• Offered by School of Culture History and Language
  • ANU College ANU College of Asia and the Pacific
  • Course subject Asian Studies
  • Areas of interest Non Language Asian Studies
  • Academic career UGRD
  • Mode of delivery In Person

Law may arguably be described as the rules a society creates to govern how its members should interact with one another. Thus, in examining a country's laws and legal system we should be able to come to a better understanding of the dynamics and values of that society. The purpose of this course is to provide a foundation for understanding the place and use of law in modern Japan. The class will cover the history, structure, and fundamental substantive areas of Japanese law. Further, we will investigate and challenge some of the assumptions about the place of law in Japanese society. Topics covered in the first part of the course on Japanese legal structure include its legal history, judicial system, legal education, and legal profession. Topics covered in the second part of the course on Japanese legal society include Japan's views on litigation, foreigners, women, and minorities. Topics covered in the third part of the course on Japanese substantive law include the foundations and current topics in Japanese constitutional, criminal, contract, tort, and commercial law.Economy, claims for WWII compensation and reconciliation, and enforcement of criminal norms.

Learning Outcomes

Upon successful completion, students will have the knowledge and skills to:

Enhance knowledge of Australia's largest export market through the disciplinary lens of law.  Develop critical analysis tools particularly for critiquing commentary of Japanese society.  Promote general research and writing skills through analysis of legal topics in Japan.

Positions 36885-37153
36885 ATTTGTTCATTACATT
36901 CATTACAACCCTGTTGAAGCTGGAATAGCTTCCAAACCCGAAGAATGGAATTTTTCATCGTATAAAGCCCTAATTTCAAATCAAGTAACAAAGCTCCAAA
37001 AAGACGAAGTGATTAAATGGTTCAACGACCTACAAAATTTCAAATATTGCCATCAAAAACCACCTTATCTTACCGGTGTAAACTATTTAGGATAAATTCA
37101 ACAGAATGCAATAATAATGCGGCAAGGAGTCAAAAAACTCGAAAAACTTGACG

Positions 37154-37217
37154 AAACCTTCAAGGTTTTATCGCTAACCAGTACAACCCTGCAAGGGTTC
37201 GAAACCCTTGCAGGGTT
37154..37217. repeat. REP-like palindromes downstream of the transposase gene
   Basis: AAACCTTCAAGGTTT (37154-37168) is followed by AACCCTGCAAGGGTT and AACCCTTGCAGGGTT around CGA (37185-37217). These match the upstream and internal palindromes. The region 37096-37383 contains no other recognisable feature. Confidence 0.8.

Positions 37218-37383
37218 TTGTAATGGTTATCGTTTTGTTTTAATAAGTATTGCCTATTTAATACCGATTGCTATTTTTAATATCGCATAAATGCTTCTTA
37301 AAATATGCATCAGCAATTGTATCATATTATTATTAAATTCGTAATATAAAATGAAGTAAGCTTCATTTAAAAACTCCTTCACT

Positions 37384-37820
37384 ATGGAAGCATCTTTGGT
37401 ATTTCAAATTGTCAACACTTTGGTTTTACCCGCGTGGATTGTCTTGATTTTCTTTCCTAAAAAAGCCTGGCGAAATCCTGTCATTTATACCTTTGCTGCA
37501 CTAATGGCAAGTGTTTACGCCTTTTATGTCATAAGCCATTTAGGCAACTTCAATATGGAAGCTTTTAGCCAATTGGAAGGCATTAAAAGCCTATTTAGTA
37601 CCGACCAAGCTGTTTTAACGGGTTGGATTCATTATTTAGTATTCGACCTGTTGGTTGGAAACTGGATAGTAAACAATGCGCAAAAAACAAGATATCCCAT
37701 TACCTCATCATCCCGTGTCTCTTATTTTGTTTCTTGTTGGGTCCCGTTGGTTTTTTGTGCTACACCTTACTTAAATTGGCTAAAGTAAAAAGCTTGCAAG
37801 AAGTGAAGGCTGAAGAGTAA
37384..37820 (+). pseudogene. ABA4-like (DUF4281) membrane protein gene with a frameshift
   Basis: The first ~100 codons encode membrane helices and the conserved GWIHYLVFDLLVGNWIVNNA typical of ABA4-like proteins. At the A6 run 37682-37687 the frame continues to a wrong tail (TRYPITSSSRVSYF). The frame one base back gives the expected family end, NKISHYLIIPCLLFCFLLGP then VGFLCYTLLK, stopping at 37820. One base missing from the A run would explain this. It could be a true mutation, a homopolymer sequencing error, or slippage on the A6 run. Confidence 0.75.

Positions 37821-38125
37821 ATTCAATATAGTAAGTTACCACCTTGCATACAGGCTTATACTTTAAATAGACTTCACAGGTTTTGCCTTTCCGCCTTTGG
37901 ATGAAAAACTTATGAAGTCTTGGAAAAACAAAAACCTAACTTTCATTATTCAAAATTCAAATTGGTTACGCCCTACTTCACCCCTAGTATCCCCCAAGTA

Indicative Assessment

The following assessment scheme is proposed:

  • online or face-to-face participation (10%);
  • 4000 word essay (75%): and
  • Wattle quiz (15%).

The ANU uses Turnitin to enhance student citation and referencing techniques, and to assess assignment submissions as a component of the University's approach to managing Academic Integrity. While the use of Turnitin is not mandatory, the ANU highly recommends Turnitin is used by both teaching staff and students. For additional information regarding Turnitin please visit the ANU Online website.


This course is conducted intensively over two weeks.  Classes will run 9am to 3.30pm on -

9-12  December

16-19 December

Classes will consist of alternating lectures and Socratic seminars.  The lecturing component will be recorded.

Requisite and Incompatibility

To enrol in this course you must have successfully completed 36 units of university courses.

Prescribed Texts

Foote, Daniel H (ed), Law in Japan: A Turning Point (University of Washington Press, 2007).

Assumed Knowledge

This course does not assume that you have special knowledge of Japan or Japanese. However, if you have a background in Japanese or Asian Studies, you will be able to use this in your analysis of the topics covered in this course.




Tuition fees are for the academic year indicated at the top of the page.  

If you are a domestic graduate coursework or international student you will be required to pay tuition fees. Tuition fees are indexed annually. Further information for domestic and international students about tuition and other fees can be found at Fees.

Student Contribution Band:
Unit value:
6 units

If you are an undergraduate student and have been offered a Commonwealth supported place, your fees are set by the Australian Government for each course. At ANU 1 EFTSL is 48 units (normally 8 x 6-unit courses). You can find your student contribution amount for each course at Fees.  Where there is a unit range displayed for this course, not all unit options below may be available.

6.00 0.12500
Domestic fee paying students
Year Fee
2016 $3054
International fee paying students
Year Fee
2016 $4368
Note: Please note that fee information is for current year only.

Offerings, Dates and Class Summary Links

ANU utilises MyTimetable to enable students to view the timetable for their enrolled courses, browse, then self-allocate to small teaching activities / tutorials so they can better plan their time. Find out more on the Timetable webpage.

There are no current offerings for this course.

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